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Popular Unity Party Plans to Push for Grexit, Fight Privatization

© AP Photo / Thanassis StavrakisA tourist passes a graffiti in the Plaka tourist district of Athens, Greece
A tourist passes a graffiti in the Plaka tourist district of Athens, Greece - Sputnik International
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Greece's Popular Unity party plans to hold a referendum on exiting the Eurozone. If elected to parliament next week, it will try to stop the privatization of public assets.

A torn Greek flag flutters at a coast near Antirio, southwest of Athens on August 9, 2015 - Sputnik International
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MOSCOW (Sputnik), Anna Liatsou — The Popular Unity party will campaign for Greece’s exit from the 19-nation Eurozone to protect its economy from the toxic single currency, a member of the Popular Unity told Sputnik.

"Our plan is to exit the European monetary union, because that is what is killing Greece at the moment," Сostas Lapavitsas, the party’s parliamentary candidate in the upcoming election, said.

Greece was on the verge of defaulting on its multibillion debt to money lenders, forcing the country out of the eurozone and possibly out of the European Union.

Lapavitsas said his party’s strategy for tackling the Greek financial crisis includes defaulting on its debt, restoring cash flow in banks, scrapping austerity and "implementing national investment reconstruction."

"In real life this is impossible without a national currency, this plan is impossible within the monetary union," the politician stressed.

Lapavitsas added that there was no plan to exit the EU immediately, but the Popular Unity would put the decision to vote in a referendum.

Greece’s Popular Unity Party to Fight Privatization

Greece’s newly-formed Popular Unity party has announced that if elected to parliament next week, it will stop the privatization of public assets, Сostas Lapavitsas told Sputnik.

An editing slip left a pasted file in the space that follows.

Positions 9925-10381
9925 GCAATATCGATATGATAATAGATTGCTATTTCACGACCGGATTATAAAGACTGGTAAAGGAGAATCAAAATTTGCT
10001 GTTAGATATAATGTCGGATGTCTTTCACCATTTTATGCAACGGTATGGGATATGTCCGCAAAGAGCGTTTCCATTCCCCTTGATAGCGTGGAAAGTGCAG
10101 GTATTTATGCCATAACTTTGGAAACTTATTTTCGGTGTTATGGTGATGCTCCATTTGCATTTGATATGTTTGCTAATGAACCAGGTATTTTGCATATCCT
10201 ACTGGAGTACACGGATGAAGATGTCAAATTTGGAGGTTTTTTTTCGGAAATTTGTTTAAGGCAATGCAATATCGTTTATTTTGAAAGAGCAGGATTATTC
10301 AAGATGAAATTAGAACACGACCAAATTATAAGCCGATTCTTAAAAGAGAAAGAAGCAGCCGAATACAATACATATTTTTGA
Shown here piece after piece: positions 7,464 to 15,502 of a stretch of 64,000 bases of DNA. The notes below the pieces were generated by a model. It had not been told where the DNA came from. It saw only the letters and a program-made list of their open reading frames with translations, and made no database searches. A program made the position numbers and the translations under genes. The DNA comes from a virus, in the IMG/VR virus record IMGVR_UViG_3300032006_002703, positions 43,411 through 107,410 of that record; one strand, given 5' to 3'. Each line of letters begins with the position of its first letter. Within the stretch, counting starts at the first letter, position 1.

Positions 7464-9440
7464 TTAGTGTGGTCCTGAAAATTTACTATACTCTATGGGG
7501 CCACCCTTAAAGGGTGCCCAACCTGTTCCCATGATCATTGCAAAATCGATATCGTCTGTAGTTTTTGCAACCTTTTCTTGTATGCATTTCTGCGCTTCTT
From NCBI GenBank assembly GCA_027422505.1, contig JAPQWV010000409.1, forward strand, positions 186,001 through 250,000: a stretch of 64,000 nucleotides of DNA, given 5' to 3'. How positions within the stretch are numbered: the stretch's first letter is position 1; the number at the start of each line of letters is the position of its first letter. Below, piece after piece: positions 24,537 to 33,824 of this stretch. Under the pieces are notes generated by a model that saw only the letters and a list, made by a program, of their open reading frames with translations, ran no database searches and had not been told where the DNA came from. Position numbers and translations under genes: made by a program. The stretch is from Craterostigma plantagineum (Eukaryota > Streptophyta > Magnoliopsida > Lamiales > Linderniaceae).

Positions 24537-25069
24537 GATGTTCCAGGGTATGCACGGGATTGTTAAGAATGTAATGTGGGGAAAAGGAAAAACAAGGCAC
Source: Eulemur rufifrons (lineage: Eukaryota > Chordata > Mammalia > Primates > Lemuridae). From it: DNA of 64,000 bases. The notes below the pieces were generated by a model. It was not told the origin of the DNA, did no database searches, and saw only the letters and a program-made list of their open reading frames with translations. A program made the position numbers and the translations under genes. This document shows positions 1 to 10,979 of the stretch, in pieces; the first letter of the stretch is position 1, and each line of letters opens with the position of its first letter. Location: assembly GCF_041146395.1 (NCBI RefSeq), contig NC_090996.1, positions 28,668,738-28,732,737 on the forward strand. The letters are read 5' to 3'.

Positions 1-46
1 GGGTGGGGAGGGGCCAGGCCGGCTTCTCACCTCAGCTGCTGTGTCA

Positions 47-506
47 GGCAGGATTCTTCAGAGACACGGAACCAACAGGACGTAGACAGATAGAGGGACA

"Privatizations is not the way to go, because that is an ideological position of people who believe that everything private is good and everything public is bad. We would stop privatization immediately," Lapavitsas stressed.

Reports emerged in Greek media last months that the leftist Syriza government was planning to partially privatize the assets of 27 national entities, in a bid to raise funds. Lapavitsas stated that privatization will not help revitalize the country's struggling economy, which owes hundreds of billions of dollars to international creditors.

Popular Unity to Avoid Coalition With Syriza Amid Greek Bailout Row

The Popular Unity Party will not enter into a coalition with the ruling party due to differences over conditions of the debt bailout deal, Сostas Lapavitsas told Sputnik.

"[Ex-Prime Minister Alexis] Tsipras and Syriza have become a party that now supports the bailout agreement… We do not support the bailout strategy. It is impossible for our two parties to collaborate in these conditions."

Popular Unity spokesman Kostas Isychos told Sputnik in August his party was ready to form a coalition with political forces to overturn the third bailout package, negotiated by Athens and its international creditors in exchange for stricter austerity measures.

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Popular Unity is a hardline spinoff of the Greek leftist Syriza party. The split from its parent party occurred in August after Greek Prime Minister Alexis Tsipras accepted a new austerity plan by lenders in exchange for additional bailout funds for the country.

Tsipras resigned on August 20, prompting a snap parliamentary election due to be held September 20.

A snap election in the Greek parliament is scheduled for September 20, with opinion polls saying Syriza is tied with a key rival, New Democracy, a conservative party.

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